HR 1280 : The George Floyd Justice in Policing Act of 2021

Position: Support Status: United States Senate

This bill addresses a wide range of policies and issues regarding policing practices and law enforcement accountability. It increases accountability for law enforcement misconduct, restricts the use of certain policing practices, enhances transparency and data collection, and establishes best practices and training requirements.

Oregon House cosponsors of HB 1280 were Cong. Bonamici, Blumenauer, and DeFazio. Cong. Schrader voted for the bill but was not a cosponsor.
Oregon Congressman Cliff Bentz voted against the George Floyd Justice in Policing Act of 2021.

Oregon Senators Ron Wyden and Jeff Merkley are expected to support the bill.


March 3, 2021: Passed/agreed to in House: On passage Passed by the Yeas and Nays: 220 - 212

The bill enhances existing enforcement mechanisms to remedy violations by law enforcement. Among other things, it does the following:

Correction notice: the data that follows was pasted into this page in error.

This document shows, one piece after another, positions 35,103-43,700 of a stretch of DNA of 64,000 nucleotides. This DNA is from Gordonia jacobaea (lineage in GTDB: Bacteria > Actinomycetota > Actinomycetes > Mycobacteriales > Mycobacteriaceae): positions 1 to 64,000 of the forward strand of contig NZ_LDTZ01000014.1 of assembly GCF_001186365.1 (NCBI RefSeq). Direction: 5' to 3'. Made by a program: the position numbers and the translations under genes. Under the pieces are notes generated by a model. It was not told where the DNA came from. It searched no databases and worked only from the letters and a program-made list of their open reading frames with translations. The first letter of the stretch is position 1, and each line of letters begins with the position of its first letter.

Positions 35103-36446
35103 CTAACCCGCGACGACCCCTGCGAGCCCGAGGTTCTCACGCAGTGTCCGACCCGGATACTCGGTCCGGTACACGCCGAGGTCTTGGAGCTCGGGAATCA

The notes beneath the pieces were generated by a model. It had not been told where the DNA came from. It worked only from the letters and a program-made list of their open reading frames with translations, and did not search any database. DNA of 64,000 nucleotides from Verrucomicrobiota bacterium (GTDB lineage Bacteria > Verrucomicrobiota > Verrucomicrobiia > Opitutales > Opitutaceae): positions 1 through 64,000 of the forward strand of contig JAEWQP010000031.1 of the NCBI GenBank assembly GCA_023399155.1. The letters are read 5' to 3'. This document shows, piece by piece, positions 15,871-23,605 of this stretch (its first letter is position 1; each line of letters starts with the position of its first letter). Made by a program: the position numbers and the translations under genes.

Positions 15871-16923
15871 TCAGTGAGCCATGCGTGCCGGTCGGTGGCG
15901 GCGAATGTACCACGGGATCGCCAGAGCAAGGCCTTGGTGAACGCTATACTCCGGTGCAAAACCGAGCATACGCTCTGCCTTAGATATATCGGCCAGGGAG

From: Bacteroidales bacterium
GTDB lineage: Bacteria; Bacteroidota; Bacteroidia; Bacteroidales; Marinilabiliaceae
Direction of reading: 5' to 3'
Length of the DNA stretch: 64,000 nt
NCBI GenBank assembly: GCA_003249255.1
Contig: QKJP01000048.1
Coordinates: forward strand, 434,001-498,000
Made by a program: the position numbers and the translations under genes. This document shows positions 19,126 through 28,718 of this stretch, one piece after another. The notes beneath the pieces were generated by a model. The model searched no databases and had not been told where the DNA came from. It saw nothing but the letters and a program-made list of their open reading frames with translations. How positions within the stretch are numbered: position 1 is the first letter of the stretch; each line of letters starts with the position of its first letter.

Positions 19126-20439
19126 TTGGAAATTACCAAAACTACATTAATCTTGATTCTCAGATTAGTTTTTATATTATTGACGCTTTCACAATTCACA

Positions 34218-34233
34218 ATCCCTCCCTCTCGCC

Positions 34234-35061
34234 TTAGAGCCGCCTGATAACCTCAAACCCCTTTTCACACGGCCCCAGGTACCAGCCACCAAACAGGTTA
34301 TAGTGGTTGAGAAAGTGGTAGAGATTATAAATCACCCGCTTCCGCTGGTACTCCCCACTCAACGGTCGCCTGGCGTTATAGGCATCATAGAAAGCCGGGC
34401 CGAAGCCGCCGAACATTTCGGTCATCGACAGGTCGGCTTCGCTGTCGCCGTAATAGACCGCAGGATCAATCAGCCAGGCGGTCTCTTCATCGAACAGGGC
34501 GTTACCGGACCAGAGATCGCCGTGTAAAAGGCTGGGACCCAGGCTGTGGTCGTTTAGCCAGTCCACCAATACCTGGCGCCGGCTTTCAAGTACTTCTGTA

• lowers the criminal intent standard—from willful to knowing or reckless—to convict a law enforcement officer for misconduct in a federal prosecution,
  • limits qualified immunity as a defense to liability in a private civil action against a law enforcement officer, and
  • grants administrative subpoena power to the Department of Justice (DOJ) in pattern-or-practice investigations.

It establishes a framework to prevent and remedy racial profiling by law enforcement at the federal, state, and local levels. It also limits the unnecessary use of force and restricts the use of no-knock warrants, chokeholds, and carotid holds.

The bill creates a national registry—the National Police Misconduct Registry—to compile data on complaints and records of police misconduct. It also establishes new reporting requirements, including on the use of force, officer misconduct, and routine policing practices (e.g., stops and searches).

Finally, it directs DOJ to create uniform accreditation standards for law enforcement agencies and requires law enforcement officers to complete training on racial profiling, implicit bias, and the duty to intervene when another officer uses excessive force.